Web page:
And, it’s also about getting back to basics in our prayer with God. I can’t think of a better way to acknowledge among very diverse Christians our bond of unity, than to affirm the role of prayer in our common practice of faith.
And not that we must pray the same way. But simply in our communion with God who connects with us in our hearts: as we listen, as we wait, as we praise, as we lift our hands and hearts, as we use words even as words aren’t always necessary, as we reach out in prayerful action in the name of Christ. Prayer – getting back to basics. Doing small but meaningful things from the heart. Modern day contemplatives say that the best way to prepare yourself for prayer is by small acts of kindness.
Which doesn’t necessarily always have to be expressed in great deeds of social action. The action can be a small, unselfish act by a young child. Jesus said, “Unless you change and become like a little child you will not enter the kingdom of Heaven” (Matthew 18:3). Macrina Wiederkehr in the book, “A Tree Full of Angels” beautifully illustrates this truth and our need for simplicity, simple prayer, simple action; in short, child-likeness; She wrote:
“One special moment of beauty that stands out in my mind I experienced in a bus station …. I witnessed a little girl helping her brother get a drink at the water fountain. Attempting to lift him to the proper height turned out to be impossible. I was just at the point of giving them some assistance when quick as lightening she darted over to a shoe-shine man, pointed to a footstool he wasn’t using, dragged it to the water fountain, and very gently lifted up her thirsty brother. It all happened so fast and it was so simple, yet it turned out to be a moment of beauty that became a prayer for me. So much to be learned from such a little moment. Perhaps what touched me most [she concluded] was her readiness to seek out a way to take care of the need without waiting to be rescued. It was a moment of beauty: a small child with a single, simple heart.”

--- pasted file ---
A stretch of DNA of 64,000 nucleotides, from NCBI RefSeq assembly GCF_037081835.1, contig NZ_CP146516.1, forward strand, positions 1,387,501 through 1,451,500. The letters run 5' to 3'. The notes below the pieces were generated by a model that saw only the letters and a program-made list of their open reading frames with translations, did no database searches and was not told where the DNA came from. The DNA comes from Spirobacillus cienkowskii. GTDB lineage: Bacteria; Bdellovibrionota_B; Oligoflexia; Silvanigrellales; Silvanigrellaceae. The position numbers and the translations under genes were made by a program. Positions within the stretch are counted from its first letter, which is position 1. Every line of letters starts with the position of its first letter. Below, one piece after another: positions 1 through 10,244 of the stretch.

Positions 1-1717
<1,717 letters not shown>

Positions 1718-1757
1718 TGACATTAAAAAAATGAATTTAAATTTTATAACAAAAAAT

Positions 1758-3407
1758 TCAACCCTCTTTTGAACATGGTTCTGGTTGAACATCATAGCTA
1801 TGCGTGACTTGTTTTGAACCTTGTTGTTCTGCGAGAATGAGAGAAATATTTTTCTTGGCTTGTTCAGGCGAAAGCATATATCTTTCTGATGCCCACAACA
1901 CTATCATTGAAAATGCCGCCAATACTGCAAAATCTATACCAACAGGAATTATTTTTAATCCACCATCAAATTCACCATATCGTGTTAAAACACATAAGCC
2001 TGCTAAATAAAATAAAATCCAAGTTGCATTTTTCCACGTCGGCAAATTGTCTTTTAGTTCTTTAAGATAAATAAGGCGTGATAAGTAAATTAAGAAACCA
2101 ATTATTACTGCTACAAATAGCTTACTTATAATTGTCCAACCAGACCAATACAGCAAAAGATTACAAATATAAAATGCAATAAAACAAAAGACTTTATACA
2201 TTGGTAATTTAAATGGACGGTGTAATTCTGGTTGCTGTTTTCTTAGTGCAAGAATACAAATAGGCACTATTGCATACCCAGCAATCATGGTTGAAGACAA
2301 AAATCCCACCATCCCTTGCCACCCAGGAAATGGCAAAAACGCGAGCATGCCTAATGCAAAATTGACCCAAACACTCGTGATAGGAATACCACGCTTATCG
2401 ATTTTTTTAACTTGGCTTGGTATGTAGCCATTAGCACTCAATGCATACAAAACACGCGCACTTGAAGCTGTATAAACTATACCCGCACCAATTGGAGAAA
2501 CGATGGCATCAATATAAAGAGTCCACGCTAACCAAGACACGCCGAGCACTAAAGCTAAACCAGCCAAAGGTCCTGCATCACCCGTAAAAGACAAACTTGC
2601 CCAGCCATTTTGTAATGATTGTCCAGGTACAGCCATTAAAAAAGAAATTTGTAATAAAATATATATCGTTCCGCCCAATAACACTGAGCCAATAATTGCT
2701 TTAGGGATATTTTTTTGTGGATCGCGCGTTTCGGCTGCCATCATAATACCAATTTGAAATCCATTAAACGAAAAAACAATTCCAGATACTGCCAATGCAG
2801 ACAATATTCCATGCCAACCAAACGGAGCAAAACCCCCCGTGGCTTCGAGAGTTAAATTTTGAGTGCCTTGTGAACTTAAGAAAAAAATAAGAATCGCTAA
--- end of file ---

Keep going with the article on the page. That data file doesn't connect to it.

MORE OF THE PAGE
Lent culminates in this Holy Week as we hear the stories again of Jesus’ arrest, suffering, torture and brutal death on the cross. The reality of death is one we naturally want to deny, to put off thinking about – because its unpleasantness and mystery can unnerve us. No wonder not even many Christians care to worship on Maundy Thursday, Good Friday and Holy Saturday – and wait then to rejoin the worshipping assembly on the joyous exuberance of Easter morning.
And yet, it is through the unpopular way of simplicity and this most simple reality of our mortal dependence on God that we can now know and experience the glory, love and eternal victory of God in Jesus. Without Good Friday there can be no Easter. May our Holy Week observance be a blessing for us in the simplicity of our prayer and being. May the difficult yet simple journey to the Cross and through the Cross open the way for us to eternal life, and make us aware of what is truly important. May the example of Jesus give us the courage to let go when we need to. And receive the forgiveness freely given.
For our health. For our well-being. For the sake of Jesus. And those in need.